That’s why I think that, behind our more or less imposed uniformity of talking and reacting, we are still searching for an individual solution. That is not a rational undertaking, nor one that’s culturally stylised as rationality, one that assumes determined certainties or cliches, but it is a searching of a way out or many ways out. We are in this situation less comparable to an animal that acts faultlessly like it’s been programmed to do by instincts and inherited behavioural patterns, but more like an animal that’s been locked in a cage. It can’t trust its instincts in finding a way; it finds many small openings through which it can stick a paw or a nose outside, but none through which it can get out completely. The animal relinquishes its attempts and the friends sail on. I think that we can’t discuss a relationship with the dead without using a word like ‘resignation’. For whatever we think about death and however beautiful we formulate that thought, it is an occurrence in the face of which we ultimately stand passively, and that we can’t ignore without dying from it ourselves.


This occurrence that cannot be imagined and cannot be grind finely by any thought, this hard fact that most resolutely crushes and refutes our thoughts, also determines the nature of our relationships with the deceased. A relationship with a deceased is essentially an existing human relationship that has changed character because of death, in which certain possibilities have been excluded by the most radical occurrence, without clear new perspectives being opened. There is, like in the Attac tomb relief, a line through it, there is a crack in the reciprocity. It is impossible to ignore death to such a degree that the human relationship beyond death remains something matter of fact; I think it will, from itself and always, have a problematic character precisely because of the fracture that was caused by death and that at least demands an adjustment, a new ordering of possibilities and a discarding of impossibilities. I speak of course solely about a reciprocal relationship that already existed before death and that was concrete, not about something like contact with complete strangers in a different world; it concerns changes that occur in an existing relationship between the living. Of these we have to say that they exist by the grace of a potential and preferably frequently realised meetings and interactions. Meetings are made possible by the presence and reciprocity of living persons.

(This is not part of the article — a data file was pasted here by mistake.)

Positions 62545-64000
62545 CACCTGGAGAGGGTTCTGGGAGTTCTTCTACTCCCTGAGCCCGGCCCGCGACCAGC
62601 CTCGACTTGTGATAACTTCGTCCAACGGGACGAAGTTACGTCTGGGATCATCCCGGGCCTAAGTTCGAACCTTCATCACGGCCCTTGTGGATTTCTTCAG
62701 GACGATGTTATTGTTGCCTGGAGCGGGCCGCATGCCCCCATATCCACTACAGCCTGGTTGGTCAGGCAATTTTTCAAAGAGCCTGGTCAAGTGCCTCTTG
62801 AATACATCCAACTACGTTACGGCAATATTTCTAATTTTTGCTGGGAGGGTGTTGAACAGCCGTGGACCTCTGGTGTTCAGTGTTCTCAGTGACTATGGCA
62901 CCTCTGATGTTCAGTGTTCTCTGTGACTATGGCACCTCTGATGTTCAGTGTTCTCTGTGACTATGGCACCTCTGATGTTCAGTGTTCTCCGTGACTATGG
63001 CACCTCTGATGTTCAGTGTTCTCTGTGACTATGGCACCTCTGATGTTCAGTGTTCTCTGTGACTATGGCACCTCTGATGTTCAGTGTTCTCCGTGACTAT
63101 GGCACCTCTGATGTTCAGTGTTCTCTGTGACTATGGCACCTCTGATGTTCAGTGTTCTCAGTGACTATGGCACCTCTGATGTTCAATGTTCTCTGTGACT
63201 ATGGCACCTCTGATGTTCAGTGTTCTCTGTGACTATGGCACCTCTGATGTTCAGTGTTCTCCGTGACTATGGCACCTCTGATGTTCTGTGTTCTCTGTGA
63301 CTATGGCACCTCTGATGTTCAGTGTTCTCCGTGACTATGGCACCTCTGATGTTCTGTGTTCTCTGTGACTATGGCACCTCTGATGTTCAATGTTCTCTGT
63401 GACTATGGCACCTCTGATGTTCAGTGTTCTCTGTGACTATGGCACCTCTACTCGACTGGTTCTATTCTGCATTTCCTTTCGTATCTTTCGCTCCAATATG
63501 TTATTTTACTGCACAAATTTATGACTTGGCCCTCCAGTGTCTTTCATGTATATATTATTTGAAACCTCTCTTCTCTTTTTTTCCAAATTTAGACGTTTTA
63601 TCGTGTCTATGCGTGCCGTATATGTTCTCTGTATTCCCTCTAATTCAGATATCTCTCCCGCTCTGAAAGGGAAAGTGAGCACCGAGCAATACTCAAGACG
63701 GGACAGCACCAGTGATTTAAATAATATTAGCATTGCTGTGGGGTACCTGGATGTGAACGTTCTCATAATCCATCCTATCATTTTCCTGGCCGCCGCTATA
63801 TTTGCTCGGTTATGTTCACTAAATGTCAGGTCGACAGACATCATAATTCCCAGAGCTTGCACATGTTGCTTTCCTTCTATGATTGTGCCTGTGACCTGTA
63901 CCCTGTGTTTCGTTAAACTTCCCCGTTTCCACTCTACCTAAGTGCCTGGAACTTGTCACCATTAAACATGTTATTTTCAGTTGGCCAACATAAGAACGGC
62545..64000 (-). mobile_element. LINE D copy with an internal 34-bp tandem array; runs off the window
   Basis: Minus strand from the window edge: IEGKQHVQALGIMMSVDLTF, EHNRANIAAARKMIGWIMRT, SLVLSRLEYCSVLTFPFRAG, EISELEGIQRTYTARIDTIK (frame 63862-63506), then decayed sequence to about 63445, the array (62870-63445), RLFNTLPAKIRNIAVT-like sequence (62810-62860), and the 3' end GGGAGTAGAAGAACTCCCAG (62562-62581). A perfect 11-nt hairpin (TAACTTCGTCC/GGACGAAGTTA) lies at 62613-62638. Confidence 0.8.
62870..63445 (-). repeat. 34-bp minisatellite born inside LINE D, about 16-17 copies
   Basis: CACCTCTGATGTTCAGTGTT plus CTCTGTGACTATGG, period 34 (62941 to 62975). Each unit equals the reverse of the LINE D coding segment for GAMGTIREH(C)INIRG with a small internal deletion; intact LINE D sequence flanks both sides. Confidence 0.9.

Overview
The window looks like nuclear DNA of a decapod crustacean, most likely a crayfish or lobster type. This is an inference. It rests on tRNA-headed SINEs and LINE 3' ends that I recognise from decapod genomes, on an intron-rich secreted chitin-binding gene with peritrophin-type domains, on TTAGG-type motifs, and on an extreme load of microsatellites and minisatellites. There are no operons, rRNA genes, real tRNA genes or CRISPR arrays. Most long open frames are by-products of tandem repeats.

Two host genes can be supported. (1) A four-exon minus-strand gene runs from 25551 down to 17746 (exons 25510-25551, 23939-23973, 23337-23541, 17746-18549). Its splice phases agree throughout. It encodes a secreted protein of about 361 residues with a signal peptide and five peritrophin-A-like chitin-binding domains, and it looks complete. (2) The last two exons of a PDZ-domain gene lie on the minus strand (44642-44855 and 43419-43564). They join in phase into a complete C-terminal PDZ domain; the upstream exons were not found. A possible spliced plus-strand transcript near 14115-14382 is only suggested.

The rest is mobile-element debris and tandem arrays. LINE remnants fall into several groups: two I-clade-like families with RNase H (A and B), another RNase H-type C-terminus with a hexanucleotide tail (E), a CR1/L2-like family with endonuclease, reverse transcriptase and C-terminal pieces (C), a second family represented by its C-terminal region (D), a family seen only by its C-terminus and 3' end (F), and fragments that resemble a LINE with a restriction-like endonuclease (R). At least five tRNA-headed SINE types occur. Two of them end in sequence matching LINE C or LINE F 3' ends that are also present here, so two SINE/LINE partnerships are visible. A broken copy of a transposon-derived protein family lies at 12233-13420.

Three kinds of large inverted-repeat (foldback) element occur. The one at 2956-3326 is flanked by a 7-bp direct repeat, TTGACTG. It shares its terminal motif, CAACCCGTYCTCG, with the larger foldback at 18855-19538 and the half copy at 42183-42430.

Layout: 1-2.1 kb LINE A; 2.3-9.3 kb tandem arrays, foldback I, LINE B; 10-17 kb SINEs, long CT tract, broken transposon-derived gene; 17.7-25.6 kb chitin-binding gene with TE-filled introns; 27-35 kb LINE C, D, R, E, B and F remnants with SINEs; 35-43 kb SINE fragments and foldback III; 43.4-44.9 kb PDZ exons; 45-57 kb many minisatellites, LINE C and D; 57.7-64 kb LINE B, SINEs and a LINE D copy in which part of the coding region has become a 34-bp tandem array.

Where one of the conditions is missing, the will to create or keep a connection can still exist, but we can then only speak of a curtailed relationship at best. It seems to me, for example, that in our contact with small children there is too little a case of reciprocity to speak of a real human contact. For that, the share of our own interpretation, almost behind the other’s back, is too great. Nevertheless, of course it can be a joy to mix with children; it’s just that, I believe, they only enlarge our loneliness, rather than annul it, and that we already have to be fairly happy to enjoy this presence without reciprocity.

Also the relationship who is temporarily or permanently absent is curtailed by this absence; to think a lot about someone or merely have written contact necessitates us to, as it were, fill up the relationship with our own mental activities to an integrality of which we can never be sure if it is a product of reciprocity or one of our own imagination and interpretation. The presence of the other is so important, because it refutes our imagination and brings us back to the reality that we share with the other. For that reason I never really understand that people can have a relationship with God, and can address him as though he can answer at any point.